Facebook takes legal action after Irish regulator threatens to clamp down on transatlantic data transfers
- Facebook has applied to seek a judicial review of the approach used by Ireland's Data Protection Commission in order to reach its decision.
- Ireland's Data Protection Commission reportedly sent Facebook a preliminary order to stop transferring user data from the European Union to the U.S.
- Facebook argues that it is premature for the IDPC to have reached a preliminary conclusion at this stage.
LONDON —Facebook on Friday launched legal action against Ireland's data regulator, in an attempt to halt a preliminary order that could stop the company from transferring user data from the European Union to the U.S.
The social media giant has applied to seek judicial review of the approach used by Ireland's Data Protection Commission on the grounds it was premature for the IDPC to have reached a preliminary conclusion at this stage.
"A lack of safe, secure and legal international data transfers would have damaging consequences for the European economy," a Facebook spokesperson told CNBC via email. "We urge regulators to adopt a pragmatic and proportionate approach until a sustainable long-term solution can be reached."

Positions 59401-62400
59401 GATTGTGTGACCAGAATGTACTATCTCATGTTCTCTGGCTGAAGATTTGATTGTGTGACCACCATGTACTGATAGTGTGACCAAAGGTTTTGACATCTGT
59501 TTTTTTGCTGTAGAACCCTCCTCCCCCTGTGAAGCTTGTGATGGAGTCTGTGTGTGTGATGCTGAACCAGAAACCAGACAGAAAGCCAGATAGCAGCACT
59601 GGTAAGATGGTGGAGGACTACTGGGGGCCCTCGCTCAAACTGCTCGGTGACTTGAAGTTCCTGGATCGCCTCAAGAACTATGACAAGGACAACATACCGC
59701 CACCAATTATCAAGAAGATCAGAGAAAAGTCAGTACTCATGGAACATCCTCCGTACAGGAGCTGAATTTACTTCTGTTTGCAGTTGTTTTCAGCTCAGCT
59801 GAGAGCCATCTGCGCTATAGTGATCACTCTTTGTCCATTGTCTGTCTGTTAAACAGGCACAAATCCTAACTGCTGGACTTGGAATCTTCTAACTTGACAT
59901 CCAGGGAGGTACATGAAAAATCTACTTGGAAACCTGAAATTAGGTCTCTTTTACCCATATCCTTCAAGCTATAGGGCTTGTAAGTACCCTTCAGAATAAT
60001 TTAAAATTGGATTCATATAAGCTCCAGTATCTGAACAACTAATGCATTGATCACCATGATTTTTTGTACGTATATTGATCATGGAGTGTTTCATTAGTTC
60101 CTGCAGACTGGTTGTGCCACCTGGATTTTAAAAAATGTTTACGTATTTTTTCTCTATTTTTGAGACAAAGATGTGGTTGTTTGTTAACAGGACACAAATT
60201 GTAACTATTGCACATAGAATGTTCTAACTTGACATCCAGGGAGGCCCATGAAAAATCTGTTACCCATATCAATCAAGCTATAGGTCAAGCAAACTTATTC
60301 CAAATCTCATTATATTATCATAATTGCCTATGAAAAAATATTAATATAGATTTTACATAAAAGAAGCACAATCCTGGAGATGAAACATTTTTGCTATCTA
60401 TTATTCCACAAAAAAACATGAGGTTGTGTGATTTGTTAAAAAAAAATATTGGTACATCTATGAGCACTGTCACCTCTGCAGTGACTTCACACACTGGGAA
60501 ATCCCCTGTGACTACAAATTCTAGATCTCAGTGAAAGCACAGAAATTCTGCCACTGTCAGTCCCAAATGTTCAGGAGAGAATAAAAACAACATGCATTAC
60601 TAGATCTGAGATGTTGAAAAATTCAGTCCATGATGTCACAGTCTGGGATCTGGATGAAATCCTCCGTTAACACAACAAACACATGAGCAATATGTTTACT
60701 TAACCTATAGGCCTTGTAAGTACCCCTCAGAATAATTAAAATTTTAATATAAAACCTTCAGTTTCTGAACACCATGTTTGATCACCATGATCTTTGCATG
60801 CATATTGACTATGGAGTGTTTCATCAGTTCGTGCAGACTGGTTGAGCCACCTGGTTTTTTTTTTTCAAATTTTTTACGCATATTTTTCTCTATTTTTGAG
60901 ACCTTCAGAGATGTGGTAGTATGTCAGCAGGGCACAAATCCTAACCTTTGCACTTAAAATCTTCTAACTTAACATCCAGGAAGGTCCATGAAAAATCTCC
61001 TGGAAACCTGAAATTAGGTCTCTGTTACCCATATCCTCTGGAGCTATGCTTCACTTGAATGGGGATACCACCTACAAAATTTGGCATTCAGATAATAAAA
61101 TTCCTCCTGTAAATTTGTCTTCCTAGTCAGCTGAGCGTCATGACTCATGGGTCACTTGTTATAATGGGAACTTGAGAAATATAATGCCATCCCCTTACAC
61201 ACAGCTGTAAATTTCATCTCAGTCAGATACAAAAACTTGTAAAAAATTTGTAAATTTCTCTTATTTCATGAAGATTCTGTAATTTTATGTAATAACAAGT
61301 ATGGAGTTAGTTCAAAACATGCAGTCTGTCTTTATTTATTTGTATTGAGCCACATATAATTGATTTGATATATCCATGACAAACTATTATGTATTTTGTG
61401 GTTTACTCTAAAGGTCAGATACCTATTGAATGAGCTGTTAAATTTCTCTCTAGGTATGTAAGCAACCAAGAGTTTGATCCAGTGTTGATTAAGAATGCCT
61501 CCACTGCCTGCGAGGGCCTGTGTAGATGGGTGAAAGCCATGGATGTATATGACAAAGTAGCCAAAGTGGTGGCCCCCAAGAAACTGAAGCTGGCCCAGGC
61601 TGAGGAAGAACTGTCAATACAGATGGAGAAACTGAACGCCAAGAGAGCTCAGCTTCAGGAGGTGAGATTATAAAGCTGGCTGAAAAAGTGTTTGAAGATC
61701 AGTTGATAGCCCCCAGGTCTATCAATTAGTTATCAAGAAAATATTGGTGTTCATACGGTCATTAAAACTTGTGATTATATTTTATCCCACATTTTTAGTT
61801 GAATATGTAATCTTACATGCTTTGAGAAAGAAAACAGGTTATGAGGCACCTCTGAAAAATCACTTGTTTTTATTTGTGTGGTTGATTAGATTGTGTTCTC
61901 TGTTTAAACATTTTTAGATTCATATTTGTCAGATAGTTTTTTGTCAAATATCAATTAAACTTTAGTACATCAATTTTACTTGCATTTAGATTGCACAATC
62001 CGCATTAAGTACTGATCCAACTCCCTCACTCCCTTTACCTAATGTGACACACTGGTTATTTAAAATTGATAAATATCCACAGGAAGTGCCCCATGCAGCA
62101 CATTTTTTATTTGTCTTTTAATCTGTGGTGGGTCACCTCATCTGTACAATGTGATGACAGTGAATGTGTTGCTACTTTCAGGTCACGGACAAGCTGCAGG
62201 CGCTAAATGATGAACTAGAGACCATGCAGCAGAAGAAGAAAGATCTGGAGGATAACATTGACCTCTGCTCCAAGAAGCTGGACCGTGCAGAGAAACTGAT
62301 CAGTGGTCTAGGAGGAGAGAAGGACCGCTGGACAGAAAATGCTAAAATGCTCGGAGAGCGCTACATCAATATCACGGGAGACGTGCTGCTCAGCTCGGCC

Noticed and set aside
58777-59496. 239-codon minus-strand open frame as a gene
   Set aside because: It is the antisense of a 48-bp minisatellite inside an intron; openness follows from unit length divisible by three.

The reported IDPC order came just a few months after the European Court of Justice ruled the data transfer standard between the EU and the U.S. doesn't adequately protect European citizen's privacy.
The court, the EU's highest legal authority, restricted how U.S. firms could send European user data to the U.S. after concluding EU citizens had no eﬀective way to challenge American government surveillance.
U.S. agencies such as the NSA can theoretically ask internet companies like Facebook and Google to hand over data on an EU citizen and that EU citizen would be none-the-wiser.
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